President Obama had a tremendous amount of goodwill when he was first elected. I don’t agree with the notion that he got all of this resistance automatically, simply because of external factors. He put health-care reform on the table at a time when we were in a major recession. It had been a big issue in the campaign, so there was a natural momentum to want to haul that through. But there was no bill. When George W. Bush was president, people would ask me about health-care reform, and I would say, having spent four years inside an administration, “If he wants that, he should put together a bill.” Bob Dole famously said, “The president proposes, the Congress disposes.” But there was no bill. The administration was sitting back, encouraging what became five different bills, three in the House and two in the Senate. It was very confusing, and it scared the American people.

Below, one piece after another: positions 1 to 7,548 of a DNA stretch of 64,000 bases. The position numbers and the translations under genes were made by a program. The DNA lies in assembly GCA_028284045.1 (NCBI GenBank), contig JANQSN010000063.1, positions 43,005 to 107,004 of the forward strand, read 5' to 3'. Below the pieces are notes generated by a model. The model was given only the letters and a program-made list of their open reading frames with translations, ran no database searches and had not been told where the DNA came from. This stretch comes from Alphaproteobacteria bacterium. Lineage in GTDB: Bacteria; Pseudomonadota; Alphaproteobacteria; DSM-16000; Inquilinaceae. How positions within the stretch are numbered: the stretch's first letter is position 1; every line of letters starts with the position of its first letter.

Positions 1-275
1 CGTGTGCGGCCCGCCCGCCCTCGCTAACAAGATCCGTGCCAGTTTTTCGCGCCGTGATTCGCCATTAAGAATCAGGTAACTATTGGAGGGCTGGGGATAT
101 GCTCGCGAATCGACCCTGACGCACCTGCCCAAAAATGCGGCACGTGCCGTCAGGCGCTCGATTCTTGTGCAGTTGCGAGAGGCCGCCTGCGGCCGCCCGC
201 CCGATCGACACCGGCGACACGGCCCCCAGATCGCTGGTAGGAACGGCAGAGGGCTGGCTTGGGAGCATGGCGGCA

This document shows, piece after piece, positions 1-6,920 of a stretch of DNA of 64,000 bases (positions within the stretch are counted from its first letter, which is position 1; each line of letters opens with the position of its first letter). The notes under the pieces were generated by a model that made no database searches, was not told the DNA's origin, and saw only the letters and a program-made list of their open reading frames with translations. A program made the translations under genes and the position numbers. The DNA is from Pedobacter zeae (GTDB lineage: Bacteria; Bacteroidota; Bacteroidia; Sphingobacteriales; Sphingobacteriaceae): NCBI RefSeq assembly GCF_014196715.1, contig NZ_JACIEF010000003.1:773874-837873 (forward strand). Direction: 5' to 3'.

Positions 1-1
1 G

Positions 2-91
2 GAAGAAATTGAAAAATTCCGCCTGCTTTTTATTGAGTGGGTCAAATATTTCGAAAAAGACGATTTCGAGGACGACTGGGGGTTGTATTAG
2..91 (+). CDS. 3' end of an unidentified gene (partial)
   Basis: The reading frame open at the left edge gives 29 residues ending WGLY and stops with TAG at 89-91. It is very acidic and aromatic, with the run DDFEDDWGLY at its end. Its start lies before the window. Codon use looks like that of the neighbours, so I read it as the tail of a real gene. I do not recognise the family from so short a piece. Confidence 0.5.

I’ve already criticized the Rahm Emmanuel theory of health care reform extensively. In addition, there’s…well, Webb is kind enough to refute his own argument:
It could have been done in a different way. I, quite frankly, would have figured a narrower bill, but an actual bill. There are counterarguments to that, and I know you’re aware of them, where they were saying that the Clinton administration had put together a 1,100-page bill and it got ripped up. But you need a bill.
So, to summarize, Barack Obama succeeded in getting comprehensive health reform passed where Truman, Johnson, and Clinton either failed or didn’t. even. try. by publicly deferring to Congress. Bill Clinton tried to ram a health care reform bill right down Congress’s throat by going public, and is was a disaster on every level. Conclusion: Obama should have followed Clinton’s model. I can’t wait for Webb’s next interview, in which he argues that the Seahawks should have traded for Tim Tebow rather than drafting Russell Wilson.